Thursday, November 04, 2004

taking a breath... 

Okay. It's been over a day since Kerry conceded the election to Bush. Whether he should have capitulated so quickly or not isn't the issue. I can understand how maybe he wanted to be the bigger man, to avoid the circus that happened last time around. To unravel all the voting irregularities that seem to have occurred could take a very long time and, in the end, might not change the outcome.

I think it's pretty obvious that I desired a different outcome, as did 48% of voting Americans. Whether we voted for Kerry because we thought he was the man to help get us out of the mess Bush et al. got us into or just because he wasn't Bush (agreed, not a good reason to vote for a candidate, but sometimes necessary under the political system as it currently stands in the United States), we believed that it would be best to get Bush out of office. So we showed up at the polls in an effort to achieve that outcome. And we showed up in record numbers. Bully for us.

And bully too for the conservatives who voted. It's not surprising that, in my not so humble opinion, those who opted to keep Bush in power because they thought he would be a stronger leader for the War on Terror or they thought he was a more moral person or that at least he stands by his decisions (even if the decisions are misguided or just plain wrong) - well, I think those folks are blind. Some are stupid and blind, others just blind in their inability to see Bush for what he really is, i.e. an obdurate, smug, pompous man in the pockets of big business who does not practice the spirit of the faith he proclaims so loudly to follow.

But those conservatives still voted. They exercised their rights in a mostly free and open election to choose the government they wanted. There just happened to be more conservative-leaning folks in the voting booths on Tuesday than liberal-leaning folks. And so we have Bush.

There have been a lot of heated words flying through the air and the wires over the last 36+ hours. Liberals screaming at the conservatives for being blind idiots. Conservatives shouting at the liberals to suck it up and move on. Some of it has remained civil, most degenerated into "You stupid!" "No, you stupid!" exchanges.

Thing is, such exchanges, while understandable (and trust me, I understand the anger that many liberals and progressives are feeling right now), are not going to solve anything. They're not going to change the facts and they're not going sway anyone to see things our way. Neither will threats of violence against an entire region of the US. And yes, I've seen that out there in the electronic ether.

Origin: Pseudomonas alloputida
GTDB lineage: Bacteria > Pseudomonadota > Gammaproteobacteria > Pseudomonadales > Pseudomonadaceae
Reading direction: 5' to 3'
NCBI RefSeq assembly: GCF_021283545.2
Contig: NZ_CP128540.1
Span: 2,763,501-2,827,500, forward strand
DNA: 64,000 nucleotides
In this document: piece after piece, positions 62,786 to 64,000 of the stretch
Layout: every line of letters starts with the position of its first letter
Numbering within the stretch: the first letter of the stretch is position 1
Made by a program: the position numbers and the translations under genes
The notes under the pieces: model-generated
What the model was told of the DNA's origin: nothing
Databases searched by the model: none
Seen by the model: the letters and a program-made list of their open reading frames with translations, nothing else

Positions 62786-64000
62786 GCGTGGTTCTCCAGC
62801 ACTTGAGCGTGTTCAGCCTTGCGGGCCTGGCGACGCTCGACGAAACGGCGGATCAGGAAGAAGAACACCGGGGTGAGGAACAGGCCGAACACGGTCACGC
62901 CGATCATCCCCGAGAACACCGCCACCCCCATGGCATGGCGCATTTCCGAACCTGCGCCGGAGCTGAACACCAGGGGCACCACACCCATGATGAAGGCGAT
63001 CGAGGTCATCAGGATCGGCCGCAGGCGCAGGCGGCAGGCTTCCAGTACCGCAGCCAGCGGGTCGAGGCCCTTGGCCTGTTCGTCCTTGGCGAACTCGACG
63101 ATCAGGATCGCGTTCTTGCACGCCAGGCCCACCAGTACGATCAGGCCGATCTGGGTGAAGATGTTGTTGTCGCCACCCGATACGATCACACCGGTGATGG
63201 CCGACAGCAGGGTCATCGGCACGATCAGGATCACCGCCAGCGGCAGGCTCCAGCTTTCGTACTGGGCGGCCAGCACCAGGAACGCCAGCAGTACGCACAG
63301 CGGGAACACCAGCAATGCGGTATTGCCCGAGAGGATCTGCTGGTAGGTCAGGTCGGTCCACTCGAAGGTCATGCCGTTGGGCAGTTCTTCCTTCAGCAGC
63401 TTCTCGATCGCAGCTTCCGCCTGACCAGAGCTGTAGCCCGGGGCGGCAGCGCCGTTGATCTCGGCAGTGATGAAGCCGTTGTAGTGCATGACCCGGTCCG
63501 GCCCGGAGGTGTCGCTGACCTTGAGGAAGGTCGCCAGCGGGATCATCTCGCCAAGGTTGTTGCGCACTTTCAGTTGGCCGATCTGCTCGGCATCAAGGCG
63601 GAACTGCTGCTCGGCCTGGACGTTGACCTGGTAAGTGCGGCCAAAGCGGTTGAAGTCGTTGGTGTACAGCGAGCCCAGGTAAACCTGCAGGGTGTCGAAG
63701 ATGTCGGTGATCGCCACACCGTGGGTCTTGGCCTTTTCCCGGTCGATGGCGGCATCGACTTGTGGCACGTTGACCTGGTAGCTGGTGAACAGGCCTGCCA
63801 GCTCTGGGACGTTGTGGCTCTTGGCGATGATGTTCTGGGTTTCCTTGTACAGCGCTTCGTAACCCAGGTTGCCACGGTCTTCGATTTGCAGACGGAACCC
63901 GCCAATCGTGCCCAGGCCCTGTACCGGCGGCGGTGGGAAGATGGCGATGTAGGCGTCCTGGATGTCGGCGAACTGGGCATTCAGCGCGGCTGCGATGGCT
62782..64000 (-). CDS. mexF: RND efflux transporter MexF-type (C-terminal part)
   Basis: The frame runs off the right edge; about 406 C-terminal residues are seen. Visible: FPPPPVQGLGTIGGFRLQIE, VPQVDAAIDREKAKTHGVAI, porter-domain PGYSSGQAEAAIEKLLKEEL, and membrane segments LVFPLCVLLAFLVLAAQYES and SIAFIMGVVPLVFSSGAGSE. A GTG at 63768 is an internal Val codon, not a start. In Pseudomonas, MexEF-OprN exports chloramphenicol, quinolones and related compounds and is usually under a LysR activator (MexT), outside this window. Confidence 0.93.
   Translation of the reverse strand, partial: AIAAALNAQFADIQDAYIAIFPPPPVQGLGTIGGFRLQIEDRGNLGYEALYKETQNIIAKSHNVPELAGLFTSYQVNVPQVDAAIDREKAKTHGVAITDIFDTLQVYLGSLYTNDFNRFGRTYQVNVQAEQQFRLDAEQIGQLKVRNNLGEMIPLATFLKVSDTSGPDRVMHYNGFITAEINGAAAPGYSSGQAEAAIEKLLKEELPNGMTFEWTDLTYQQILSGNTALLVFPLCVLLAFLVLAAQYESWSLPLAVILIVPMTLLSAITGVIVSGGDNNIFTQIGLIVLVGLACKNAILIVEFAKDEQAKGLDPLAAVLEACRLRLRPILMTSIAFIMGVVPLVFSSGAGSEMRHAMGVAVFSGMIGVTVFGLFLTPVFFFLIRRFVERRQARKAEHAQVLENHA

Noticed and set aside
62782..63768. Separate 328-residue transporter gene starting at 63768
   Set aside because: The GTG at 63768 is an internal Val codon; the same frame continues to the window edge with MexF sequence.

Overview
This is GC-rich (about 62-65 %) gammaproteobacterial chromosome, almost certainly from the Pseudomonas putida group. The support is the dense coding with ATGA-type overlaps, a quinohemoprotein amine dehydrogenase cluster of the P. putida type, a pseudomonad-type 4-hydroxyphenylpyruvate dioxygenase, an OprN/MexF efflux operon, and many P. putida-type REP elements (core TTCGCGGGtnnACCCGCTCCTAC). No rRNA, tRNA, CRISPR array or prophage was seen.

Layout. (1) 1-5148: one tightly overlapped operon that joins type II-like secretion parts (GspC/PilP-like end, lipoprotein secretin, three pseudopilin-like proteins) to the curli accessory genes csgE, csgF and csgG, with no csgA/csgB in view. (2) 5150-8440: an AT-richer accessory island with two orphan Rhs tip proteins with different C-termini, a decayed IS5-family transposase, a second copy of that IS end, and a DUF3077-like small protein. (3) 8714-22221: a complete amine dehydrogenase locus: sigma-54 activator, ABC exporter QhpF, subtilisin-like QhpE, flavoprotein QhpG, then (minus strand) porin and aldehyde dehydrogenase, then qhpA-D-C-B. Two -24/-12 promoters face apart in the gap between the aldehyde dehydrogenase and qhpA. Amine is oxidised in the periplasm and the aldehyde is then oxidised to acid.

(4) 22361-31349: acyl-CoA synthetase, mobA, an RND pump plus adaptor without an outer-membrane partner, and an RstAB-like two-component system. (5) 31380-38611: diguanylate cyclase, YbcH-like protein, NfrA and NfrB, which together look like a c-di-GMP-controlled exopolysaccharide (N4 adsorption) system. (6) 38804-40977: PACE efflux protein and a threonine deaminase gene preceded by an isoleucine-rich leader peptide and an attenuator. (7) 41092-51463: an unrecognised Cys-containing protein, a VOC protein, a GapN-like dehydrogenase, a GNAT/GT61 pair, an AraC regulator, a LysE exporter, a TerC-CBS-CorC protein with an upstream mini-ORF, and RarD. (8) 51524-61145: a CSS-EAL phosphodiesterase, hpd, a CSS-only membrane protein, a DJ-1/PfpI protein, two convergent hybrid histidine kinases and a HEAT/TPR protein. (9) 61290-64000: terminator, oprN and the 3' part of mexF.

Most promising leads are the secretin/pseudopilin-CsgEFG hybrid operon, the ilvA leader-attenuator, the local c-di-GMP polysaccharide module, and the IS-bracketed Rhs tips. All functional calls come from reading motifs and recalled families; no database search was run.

Chris suggested in his blog that all the whining and vitriol the liberals are throwing out are because we Americans just don't know how good we have it. Rather than respond in his comments section, which may not give me enough room, I'd prefer to respond here.

I beg to differ. I would venture to guess that much of the vitriol is simply frustration and anger and disappointment at the outcome geysering out upon the keyboards. We've all said unfortunate things in anger. Sometimes we mean it, sometimes we don't. And since this has been one of the most intense campaigns in recent memory - certainly as far back as I can remember - all of the emotions came to a head and naturally spewed forth. Whether for ill or good, those words are now captured in the public arena. They make me sad. But I can understand. And I do.

As for the charge that we just don't know how good we have it: again, I disagree. I think it's precisely because we know how good we have it that we're angry and nervous and scared. Since we've seen how badly Bush and Co. have treated this country that we love in a mere four years, we fear for the future of our country. With the executive and legislative branches of the federal government currently being held by the Republican Party - and the judicial branch sure to follow conservative lines with the likely appointment of three or four judges by Bush - it is likely that an even larger portion of American citizens will be marginalized by the administration. Will it get as bad as the examples cited by Chris? Probably not. But we've seen how Bush and Pals have torn at our beloved nation over the last few years. Imagine what they could achieve in the next four. This frightens us.

The question is: Now what?

Well, we don't suck it up and move on. We don't indulge in denial. We don't go about our lives as if to say, "Oh well, nothing to be done now, tra la la." Because there is much to do.

We start by looking at organizations such as MoveOn.org and True Majority and volunteer our time and money. We check out our local Democratic or Green Party offices and see what we can do to help. We help these organizations to serve as watchdogs for the upcoming administation. And we stand up for our rights and the rights of others.

I've been too passive in the past. I can't afford to be passive anymore. None of us can. Those of you who have been actively working to make this country a better place, I applaud and commend you. Those of us who have voted but done little else, let's change that. Now. Today. We can't wait until the next election starts to gear up. Too much can happen between now and then.

As Sars said, "This is not over."

Not by a long shot.

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Carol/Female/36-40. Lives in United States/California/Los Angeles/San Fernando Valley, speaks English. Spends 40% of daytime online. Uses a Normal (56k) connection.
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